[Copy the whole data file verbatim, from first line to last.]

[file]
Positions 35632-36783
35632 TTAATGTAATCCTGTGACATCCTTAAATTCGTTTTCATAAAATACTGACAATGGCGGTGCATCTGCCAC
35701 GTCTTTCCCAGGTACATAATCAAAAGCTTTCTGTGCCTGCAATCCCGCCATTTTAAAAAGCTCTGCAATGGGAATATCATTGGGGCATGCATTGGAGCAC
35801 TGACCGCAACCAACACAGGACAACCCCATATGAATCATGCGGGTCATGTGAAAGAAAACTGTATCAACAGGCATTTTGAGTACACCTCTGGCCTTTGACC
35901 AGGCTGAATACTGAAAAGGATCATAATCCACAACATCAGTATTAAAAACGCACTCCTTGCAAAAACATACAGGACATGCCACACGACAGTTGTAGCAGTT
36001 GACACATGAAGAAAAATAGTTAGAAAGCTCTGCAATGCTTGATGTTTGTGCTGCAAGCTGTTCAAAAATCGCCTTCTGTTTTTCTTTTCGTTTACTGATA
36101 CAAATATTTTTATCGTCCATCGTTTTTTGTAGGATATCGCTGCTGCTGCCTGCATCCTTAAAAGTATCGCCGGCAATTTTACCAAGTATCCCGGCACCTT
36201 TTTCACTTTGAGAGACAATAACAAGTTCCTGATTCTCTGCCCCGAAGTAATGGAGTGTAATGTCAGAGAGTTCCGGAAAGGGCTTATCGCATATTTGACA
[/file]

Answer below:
Positions 35632-36783
35632 TTAATGTAATCCTGTGACATCCTTAAATTCGTTTTCATAAAATACTGACAATGGCGGTGCATCTGCCAC
35701 GTCTTTCCCAGGTACATAATCAAAAGCTTTCTGTGCCTGCAATCCCGCCATTTTAAAAAGCTCTGCAATGGGAATATCATTGGGGCATGCATTGGAGCAC
35801 TGACCGCAACCAACACAGGACAACCCCATATGAATCATGCGGGTCATGTGAAAGAAAACTGTATCAACAGGCATTTTGAGTACACCTCTGGCCTTTGACC
35901 AGGCTGAATACTGAAAAGGATCATAATCCACAACATCAGTATTAAAAACGCACTCCTTGCAAAAACATACAGGACATGCCACACGACAGTTGTAGCAGTT
36001 GACACATGAAGAAAAATAGTTAGAAAGCTCTGCAATGCTTGATGTTTGTGCTGCAAGCTGTTCAAAAATCGCCTTCTGTTTTTCTTTTCGTTTACTGATA
36101 CAAATATTTTTATCGTCCATCGTTTTTTGTAGGATATCGCTGCTGCTGCCTGCATCCTTAAAAGTATCGCCGGCAATTTTACCAAGTATCCCGGCACCTT
36201 TTTCACTTTGAGAGACAATAACAAGTTCCTGATTCTCTGCCCCGAAGTAATGGAGTGTAATGTCAGAGAGTTCCGGAAAGGGCTTATCGCATATTTGACA